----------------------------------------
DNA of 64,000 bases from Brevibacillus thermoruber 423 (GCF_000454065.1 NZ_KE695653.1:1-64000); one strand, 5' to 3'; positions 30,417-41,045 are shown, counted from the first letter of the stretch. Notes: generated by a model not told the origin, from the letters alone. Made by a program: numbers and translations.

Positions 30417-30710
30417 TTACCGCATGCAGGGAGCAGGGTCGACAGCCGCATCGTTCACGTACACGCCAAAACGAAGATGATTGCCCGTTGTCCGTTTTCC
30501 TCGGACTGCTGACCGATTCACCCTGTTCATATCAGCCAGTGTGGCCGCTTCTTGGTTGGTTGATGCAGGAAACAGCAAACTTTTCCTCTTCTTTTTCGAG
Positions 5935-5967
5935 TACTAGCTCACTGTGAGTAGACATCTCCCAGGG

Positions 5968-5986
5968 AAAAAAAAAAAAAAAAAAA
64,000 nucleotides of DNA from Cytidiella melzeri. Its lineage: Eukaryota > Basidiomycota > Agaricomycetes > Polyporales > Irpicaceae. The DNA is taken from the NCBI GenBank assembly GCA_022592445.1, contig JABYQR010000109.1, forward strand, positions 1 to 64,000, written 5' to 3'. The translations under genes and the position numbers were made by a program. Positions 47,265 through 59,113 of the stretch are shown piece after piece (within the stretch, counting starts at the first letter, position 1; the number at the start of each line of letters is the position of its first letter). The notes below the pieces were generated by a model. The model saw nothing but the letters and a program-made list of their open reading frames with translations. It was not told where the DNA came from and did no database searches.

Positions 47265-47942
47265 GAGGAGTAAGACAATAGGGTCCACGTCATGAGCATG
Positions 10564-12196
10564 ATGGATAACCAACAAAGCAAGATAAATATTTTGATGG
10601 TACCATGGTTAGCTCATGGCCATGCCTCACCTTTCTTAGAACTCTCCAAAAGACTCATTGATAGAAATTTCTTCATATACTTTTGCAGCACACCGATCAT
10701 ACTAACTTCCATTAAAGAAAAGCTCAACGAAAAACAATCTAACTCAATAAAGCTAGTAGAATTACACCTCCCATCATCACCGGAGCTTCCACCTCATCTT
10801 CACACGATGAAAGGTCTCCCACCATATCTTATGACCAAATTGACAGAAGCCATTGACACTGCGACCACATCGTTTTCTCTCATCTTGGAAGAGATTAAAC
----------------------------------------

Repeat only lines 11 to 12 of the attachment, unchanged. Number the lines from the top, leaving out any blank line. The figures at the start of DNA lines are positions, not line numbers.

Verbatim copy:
47265 GAGGAGTAAGACAATAGGGTCCACGTCATGAGCATG
Positions 10564-12196